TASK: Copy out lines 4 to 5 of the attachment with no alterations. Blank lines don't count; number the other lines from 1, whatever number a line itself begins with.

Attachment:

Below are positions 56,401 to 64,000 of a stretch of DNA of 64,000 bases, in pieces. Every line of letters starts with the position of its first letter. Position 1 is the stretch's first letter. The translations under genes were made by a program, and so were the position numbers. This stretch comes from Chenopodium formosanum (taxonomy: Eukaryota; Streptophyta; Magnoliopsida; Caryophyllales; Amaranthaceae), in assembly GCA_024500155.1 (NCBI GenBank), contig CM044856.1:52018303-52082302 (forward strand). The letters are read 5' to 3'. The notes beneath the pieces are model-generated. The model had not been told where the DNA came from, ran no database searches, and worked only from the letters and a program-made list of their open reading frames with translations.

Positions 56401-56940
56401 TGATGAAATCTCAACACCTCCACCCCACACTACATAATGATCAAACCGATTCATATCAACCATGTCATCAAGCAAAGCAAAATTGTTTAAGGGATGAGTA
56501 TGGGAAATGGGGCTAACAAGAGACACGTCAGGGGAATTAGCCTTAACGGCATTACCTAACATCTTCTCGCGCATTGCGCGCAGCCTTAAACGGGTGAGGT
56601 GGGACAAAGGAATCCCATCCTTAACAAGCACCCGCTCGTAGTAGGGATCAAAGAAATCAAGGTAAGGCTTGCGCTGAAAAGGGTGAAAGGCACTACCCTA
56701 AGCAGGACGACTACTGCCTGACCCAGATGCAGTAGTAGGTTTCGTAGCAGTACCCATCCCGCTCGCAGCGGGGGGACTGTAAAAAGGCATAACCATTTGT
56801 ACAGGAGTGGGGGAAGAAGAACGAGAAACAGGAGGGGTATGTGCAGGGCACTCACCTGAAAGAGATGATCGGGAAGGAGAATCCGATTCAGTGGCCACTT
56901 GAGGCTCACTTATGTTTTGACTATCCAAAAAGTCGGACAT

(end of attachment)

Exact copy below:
56501 TGGGAAATGGGGCTAACAAGAGACACGTCAGGGGAATTAGCCTTAACGGCATTACCTAACATCTTCTCGCGCATTGCGCGCAGCCTTAAACGGGTGAGGT
56601 GGGACAAAGGAATCCCATCCTTAACAAGCACCCGCTCGTAGTAGGGATCAAAGAAATCAAGGTAAGGCTTGCGCTGAAAAGGGTGAAAGGCACTACCCTA